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Compliance & Risk

US law enforcers partner with cryptocurrency tracking firm to fight financial crime

Brett Wolf  Regulatory Intelligence

· 5 minute read

Brett Wolf  Regulatory Intelligence

· 5 minute read

High-profile law enforcement successes in tracking cryptocurrency this past year demonstrate that virtual currencies are not as anonymous as some believe.

The successes include the November seizure of more than $1 billion in Bitcoin linked to the now-defunct Silk Road online black market.

U.S. authorities also have disrupted two terrorism financing campaigns that utilized cryptocurrency donations, arrested three people allegedly associated with a high-profile Twitter hack, shut down the largest ever child pornography site, and seized hundreds of cryptocurrency addresses linked to North Korea-affiliated hackers.

Federal agents have been able to crack these cases in part by drawing on the expertise of a private firms such as Chainalysis, which provides compliance and investigation software to banks, businesses, and governments around the world, chiefly to track virtual currencies. The company has been contracted by most federal agencies, including Internal Revenue Service-Criminal Investigation and Department of Homeland Security Investigations, agencies at the tip of the spear for U.S. financial crime probes.

Such firms analyze the blockchain public ledger of all cryptocurrency transactions, by using proprietary data to overlay real world entities on the blockchain and determine which ones are involved. In the end, this can lead law enforcement to individuals and crime-tainted assets. The successes demonstrate importance of private-sector cooperation in fighting technology-assisted financial crime, current and former law enforcement sources say.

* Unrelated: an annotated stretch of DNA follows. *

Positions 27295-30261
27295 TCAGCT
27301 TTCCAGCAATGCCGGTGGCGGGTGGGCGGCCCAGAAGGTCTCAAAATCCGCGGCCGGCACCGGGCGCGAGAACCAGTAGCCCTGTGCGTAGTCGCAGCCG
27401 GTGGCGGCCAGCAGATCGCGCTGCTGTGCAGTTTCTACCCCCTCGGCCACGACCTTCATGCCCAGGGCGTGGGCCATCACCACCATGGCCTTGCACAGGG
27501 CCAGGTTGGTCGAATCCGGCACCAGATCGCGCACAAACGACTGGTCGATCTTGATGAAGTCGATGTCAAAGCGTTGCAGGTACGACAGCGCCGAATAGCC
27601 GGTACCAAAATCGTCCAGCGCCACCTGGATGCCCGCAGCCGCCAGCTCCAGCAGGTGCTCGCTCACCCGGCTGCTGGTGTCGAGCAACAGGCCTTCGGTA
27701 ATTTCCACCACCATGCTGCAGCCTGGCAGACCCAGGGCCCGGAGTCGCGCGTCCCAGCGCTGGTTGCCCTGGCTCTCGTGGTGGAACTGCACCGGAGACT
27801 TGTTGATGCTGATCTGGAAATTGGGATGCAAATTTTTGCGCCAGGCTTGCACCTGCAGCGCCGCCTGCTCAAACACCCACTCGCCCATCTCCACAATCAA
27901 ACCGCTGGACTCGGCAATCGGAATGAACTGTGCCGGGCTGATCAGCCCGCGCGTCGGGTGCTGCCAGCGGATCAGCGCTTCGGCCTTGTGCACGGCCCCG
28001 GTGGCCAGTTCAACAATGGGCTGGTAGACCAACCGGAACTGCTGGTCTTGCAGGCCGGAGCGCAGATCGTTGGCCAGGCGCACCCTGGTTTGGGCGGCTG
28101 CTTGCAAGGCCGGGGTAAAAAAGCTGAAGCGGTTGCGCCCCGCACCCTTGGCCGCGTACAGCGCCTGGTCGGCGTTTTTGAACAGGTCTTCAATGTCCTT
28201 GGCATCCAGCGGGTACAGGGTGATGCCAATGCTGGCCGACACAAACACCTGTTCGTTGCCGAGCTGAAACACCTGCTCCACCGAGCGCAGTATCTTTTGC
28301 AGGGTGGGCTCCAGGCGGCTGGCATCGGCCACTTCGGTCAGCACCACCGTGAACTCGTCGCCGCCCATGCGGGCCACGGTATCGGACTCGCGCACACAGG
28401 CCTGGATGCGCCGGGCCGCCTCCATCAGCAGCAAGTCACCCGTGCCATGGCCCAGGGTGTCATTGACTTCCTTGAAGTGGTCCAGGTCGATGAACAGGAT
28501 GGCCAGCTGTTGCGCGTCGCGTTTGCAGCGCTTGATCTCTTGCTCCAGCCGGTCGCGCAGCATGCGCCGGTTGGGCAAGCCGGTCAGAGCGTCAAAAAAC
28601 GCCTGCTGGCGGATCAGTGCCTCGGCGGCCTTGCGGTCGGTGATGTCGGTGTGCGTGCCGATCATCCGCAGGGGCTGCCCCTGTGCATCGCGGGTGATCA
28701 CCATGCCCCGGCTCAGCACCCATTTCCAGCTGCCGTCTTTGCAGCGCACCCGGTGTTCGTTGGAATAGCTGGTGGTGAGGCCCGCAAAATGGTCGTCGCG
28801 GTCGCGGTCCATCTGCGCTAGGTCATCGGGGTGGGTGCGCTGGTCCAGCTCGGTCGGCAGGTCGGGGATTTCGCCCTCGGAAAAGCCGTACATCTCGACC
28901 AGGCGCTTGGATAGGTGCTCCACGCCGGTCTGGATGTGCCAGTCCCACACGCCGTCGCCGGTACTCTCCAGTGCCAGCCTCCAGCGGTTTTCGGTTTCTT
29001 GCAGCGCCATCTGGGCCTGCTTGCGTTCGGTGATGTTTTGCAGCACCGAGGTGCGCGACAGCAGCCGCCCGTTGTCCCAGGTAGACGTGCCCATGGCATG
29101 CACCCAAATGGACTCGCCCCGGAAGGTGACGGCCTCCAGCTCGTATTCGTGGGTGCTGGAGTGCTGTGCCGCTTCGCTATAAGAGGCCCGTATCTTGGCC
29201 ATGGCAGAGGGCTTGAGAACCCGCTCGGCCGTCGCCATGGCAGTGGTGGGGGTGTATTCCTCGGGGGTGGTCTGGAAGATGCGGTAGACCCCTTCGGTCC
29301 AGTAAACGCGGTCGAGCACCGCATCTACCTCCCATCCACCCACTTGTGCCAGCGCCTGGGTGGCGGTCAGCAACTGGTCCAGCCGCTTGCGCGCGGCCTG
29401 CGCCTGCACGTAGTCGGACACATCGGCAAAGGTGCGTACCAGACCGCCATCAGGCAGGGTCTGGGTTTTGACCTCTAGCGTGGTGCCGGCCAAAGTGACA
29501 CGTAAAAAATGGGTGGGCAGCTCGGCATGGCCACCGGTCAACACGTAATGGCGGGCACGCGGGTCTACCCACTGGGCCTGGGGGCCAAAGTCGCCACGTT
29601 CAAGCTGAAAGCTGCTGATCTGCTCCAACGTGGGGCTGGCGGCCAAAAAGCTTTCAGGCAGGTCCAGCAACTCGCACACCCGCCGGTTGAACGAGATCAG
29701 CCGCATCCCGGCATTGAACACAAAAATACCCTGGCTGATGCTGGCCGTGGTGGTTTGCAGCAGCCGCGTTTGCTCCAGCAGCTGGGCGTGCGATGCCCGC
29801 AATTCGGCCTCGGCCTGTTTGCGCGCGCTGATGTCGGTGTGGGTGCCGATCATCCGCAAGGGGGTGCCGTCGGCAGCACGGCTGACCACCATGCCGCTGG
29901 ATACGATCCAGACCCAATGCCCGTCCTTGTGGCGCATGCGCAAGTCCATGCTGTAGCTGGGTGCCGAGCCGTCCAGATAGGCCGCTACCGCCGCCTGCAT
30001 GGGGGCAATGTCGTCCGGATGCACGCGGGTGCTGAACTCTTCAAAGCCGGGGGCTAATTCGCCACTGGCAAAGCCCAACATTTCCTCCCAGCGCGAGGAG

It is likely that many enforcement agencies around the world are similarly retaining private-sector blockchain tracking firms, in part because the global anti-money laundering standard-setter… has begun pressuring member nations to effectively police cryptocurrency.

The private-sector involvement also reveals a dependence on the part of federal agencies, which say they cannot effectively police financial crime in the cryptocurrency space without assistance.

The role of firms like Chainalysis is “absolutely vital” to unearthing illicit activity in cryptocurrency, a senior Homeland Security official who has worked with the firm told Regulatory Intelligence. It also frees agents — whose job is to collect evidence and present it to the U.S. Attorney’s Office — from having “to get into the minutia” of sophisticated cryptocurrency tracking. “We couldn’t do it without them, at this point,” the official said. “They don’t care about chasing bad guys; they have a skill, they’re smart, and they are there to focus on a specific issue.”

For one thing, law enforcement can’t compete with salaries offered by the private sector for tech-savvy experts, the Homeland Security official said. “It unlikely we could hire people with this skill,” he said. Indeed, contracting for private-sector expertise to track down dirty cryptocurrency can pay off when the assistance helps federal agents track down and seize large sums of money. “Their work causes seizure and forfeitures which feeds back into (our budget). So, if we give $10,000 for (contract work), we may be looking at $13 million in forfeitures,” the official said.